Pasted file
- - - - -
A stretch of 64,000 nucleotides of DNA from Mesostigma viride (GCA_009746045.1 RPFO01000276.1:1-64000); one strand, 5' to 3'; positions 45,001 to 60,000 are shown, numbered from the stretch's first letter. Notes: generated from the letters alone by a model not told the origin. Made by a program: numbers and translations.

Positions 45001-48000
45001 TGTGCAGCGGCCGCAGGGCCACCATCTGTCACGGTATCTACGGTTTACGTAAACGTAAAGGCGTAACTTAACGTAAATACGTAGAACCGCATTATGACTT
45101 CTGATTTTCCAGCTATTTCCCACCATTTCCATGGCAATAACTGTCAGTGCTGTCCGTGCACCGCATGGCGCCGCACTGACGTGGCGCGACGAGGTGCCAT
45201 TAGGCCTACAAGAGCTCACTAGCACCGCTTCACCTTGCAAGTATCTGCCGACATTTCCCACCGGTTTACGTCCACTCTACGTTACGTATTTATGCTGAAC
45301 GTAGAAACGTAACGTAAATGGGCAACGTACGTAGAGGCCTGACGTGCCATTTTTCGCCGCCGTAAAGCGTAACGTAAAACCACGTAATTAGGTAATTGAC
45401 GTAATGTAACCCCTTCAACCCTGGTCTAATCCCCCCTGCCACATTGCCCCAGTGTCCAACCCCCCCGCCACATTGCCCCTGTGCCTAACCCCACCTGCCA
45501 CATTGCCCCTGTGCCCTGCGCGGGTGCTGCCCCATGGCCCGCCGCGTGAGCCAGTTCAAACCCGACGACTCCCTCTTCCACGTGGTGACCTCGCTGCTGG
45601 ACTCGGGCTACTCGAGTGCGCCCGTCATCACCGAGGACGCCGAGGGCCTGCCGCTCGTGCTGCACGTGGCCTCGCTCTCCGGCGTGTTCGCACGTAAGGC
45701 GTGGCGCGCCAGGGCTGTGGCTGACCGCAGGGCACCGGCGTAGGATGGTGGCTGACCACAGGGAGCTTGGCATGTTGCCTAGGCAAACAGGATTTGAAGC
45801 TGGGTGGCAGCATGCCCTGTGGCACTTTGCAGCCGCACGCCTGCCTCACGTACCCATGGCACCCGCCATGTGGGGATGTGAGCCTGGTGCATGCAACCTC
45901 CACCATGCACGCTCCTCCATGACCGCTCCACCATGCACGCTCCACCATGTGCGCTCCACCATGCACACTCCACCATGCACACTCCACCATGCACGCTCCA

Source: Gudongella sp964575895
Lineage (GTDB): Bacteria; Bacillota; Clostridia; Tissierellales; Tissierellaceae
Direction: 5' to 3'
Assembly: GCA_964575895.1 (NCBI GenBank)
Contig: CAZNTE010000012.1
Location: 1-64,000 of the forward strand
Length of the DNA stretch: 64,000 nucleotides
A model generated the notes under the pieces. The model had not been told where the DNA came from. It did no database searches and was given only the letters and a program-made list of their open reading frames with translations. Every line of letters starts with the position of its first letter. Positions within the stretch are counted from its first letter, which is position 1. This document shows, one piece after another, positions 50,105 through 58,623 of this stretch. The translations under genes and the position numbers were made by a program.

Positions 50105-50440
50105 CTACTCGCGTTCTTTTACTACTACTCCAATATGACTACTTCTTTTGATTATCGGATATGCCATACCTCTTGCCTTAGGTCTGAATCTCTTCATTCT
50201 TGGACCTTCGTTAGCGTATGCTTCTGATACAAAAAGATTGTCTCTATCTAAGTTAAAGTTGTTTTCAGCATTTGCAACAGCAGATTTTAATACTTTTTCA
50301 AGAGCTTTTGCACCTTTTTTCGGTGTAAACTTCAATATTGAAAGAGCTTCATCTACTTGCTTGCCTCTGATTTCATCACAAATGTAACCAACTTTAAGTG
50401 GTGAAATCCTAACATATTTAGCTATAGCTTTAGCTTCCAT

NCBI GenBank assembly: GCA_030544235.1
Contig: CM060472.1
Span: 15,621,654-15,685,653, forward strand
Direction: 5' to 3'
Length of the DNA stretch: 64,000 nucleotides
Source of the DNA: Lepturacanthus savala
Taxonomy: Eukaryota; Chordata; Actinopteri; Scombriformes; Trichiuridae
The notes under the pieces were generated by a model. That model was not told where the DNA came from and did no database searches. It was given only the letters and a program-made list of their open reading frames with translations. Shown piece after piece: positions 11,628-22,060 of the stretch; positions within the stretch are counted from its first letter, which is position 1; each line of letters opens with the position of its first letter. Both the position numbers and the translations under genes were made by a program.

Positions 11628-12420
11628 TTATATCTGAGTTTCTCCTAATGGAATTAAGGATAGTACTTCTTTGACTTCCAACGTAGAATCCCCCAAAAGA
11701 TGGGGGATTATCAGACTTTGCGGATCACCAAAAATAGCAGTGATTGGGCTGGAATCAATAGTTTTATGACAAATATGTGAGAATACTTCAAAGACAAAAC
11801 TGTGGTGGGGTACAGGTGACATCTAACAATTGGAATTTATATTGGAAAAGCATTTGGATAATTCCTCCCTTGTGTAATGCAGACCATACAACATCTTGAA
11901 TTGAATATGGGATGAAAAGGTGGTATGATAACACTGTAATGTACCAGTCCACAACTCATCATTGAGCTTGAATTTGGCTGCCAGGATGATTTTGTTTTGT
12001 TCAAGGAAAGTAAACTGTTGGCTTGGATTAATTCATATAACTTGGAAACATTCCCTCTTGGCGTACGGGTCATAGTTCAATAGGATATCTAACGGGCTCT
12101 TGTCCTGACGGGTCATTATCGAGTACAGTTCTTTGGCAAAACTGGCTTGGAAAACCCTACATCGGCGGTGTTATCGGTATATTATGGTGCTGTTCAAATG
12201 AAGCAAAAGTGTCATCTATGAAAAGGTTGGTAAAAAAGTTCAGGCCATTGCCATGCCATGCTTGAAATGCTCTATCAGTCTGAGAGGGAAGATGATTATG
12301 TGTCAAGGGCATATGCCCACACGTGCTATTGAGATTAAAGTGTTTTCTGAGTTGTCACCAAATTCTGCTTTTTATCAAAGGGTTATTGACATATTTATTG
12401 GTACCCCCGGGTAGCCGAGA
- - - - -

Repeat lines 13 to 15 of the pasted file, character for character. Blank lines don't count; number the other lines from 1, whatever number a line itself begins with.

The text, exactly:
Source: Gudongella sp964575895
Lineage (GTDB): Bacteria; Bacillota; Clostridia; Tissierellales; Tissierellaceae
Direction: 5' to 3'